In 1864, the first school for African American children in Ypsilanti, the Adams Street School, was built on the east side of Adams Street south of Buffalo Street. Walter’s aunt Althea Pitkin was the first teacher at this school. Althea married Conrad Unsinger in 1874, and one of their daughters, Clara Unsinger, later married Shelley Hutchinson, of S&H Green Stamp fame. The Hutchinson mansion, where Walter’s cousin Clara lived with Shelley, was across the street from the Swaine house. Both houses still stand proudly on River Street. In a messy divorce, Mrs. Hutchinson later moved across the street from the Hutchinson house to a much smaller home on River Street. Did Walter, as a young adult, have reason to visit his cousin Clara on River Street during one of his return visits to Ypsilanti? We can only speculate.
As a child, Walter Pitkin was an avid reader and read a little bit of everything, including magazines, novels, Shakespeare and encyclopedias. Walter later recalled his childhood penchant for voracious reading, “No matter how wild – be it dime novel or pure fantasy in verse – I read everything that told of tomorrow.” His early appetite for reading obviously helped him formulate his utopian ideals of future living and technology that he later scribed in his own writings.
Walter Pitkin graduated from Detroit High School in 1896. At this time, his father was president of the Detroit Board of Education. Pitkin enrolled at the University of Michigan, but became disenchanted with college education and left school in 1899 before he attained his degree. After dropping out, he joined the United States commission to the Paris Exposition of 1900. While in Paris, he studied at the famous Sorbonne. A year later, he returned to America and entered the Hartford Theological Seminary, in Hartford, Connecticut. While in Hartford, he met Mary Bartholomew Gray, the daughter of a Hartford banker, and they were married in 1903.
Walter had an itch to return to Europe, and he and his new wife Mary soon moved to Germany. Walter enrolled at separate times at the University of Berlin and the University of Munich, where he studied philosophy, art, and psychology. Some of Pitkin’s university writings reached a wide audience, and they attracted the attention of some professors at Columbia University in New York. Although Pitkin had yet to attain a college degree, he was offered a job to teach in the department of psychology at Columbia. He accepted, and joined the faculty in 1905. He ended up teaching there for 38 years.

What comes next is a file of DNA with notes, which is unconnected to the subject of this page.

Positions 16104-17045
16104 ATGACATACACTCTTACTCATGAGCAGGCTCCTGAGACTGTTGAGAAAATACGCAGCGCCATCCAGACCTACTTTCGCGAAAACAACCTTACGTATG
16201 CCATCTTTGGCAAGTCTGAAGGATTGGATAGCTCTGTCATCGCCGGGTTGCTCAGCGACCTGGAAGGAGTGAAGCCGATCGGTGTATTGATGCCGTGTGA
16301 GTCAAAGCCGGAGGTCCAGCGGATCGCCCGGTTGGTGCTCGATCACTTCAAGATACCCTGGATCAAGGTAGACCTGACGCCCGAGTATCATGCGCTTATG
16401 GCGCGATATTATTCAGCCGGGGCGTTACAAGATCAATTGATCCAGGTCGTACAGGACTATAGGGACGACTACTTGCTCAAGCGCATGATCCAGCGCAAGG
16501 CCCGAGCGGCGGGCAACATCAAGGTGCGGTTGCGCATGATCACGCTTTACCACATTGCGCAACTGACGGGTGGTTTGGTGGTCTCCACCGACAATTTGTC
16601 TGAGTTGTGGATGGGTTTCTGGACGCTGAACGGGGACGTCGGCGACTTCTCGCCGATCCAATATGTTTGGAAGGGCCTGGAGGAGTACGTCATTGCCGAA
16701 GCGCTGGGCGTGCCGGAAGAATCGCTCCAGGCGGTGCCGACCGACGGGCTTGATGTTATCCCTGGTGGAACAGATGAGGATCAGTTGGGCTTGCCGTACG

While at Columbia, Pitkin had side editing jobs with the New York Tribune (1907-1908) and the New York Evening Post (1909-1910). In 1912, the Columbia School of Journalism was founded, and Pitkin became a professor of journalism. Professor Pitkin, who never did attain a college degree in his lifetime, was now a professor of psychology and journalism at an Ivy League school. Pitkin and his wife had an ideal life, and though he worked in Manhattan, his family lived on a 110-acre farm in what was then a rural Dover (now Randolph), New Jersey.
In 1912, Pitkin edited and contributed to The New Realism philosophical manifesto. “New Realism” aspired to align philosophy with contemporary science. Pitkin began writing prolifically, and several of his articles were published under his name and a variety of pseudonyms. While still teaching at Columbia, he was editor of several publications, including Parents’ Magazine, Farm Journal and the American edition of the Encyclopedia Britannica.
In addition to many published articles, Pitkin wrote several full-length books in his storied career. The most famous of these was Life Begins at Forty, which he wrote at age 54 in 1932. Life Begins at Forty was immensely popular, becoming the best selling non-fiction book of the year. Some literary critics mocked the enthusiastic portrayal of the future described in his book. But for Americans mired in the deep swells of the depression, it provided hope for aging Americans that the best was yet to come. Pitkin pointed out that with new standards of living, better technology and increased opportunities for leisure, life after forty could become enjoyable, productive, profitable, and exciting. Here is a sample of Pitkin’s view of being over forty excerpted from his book: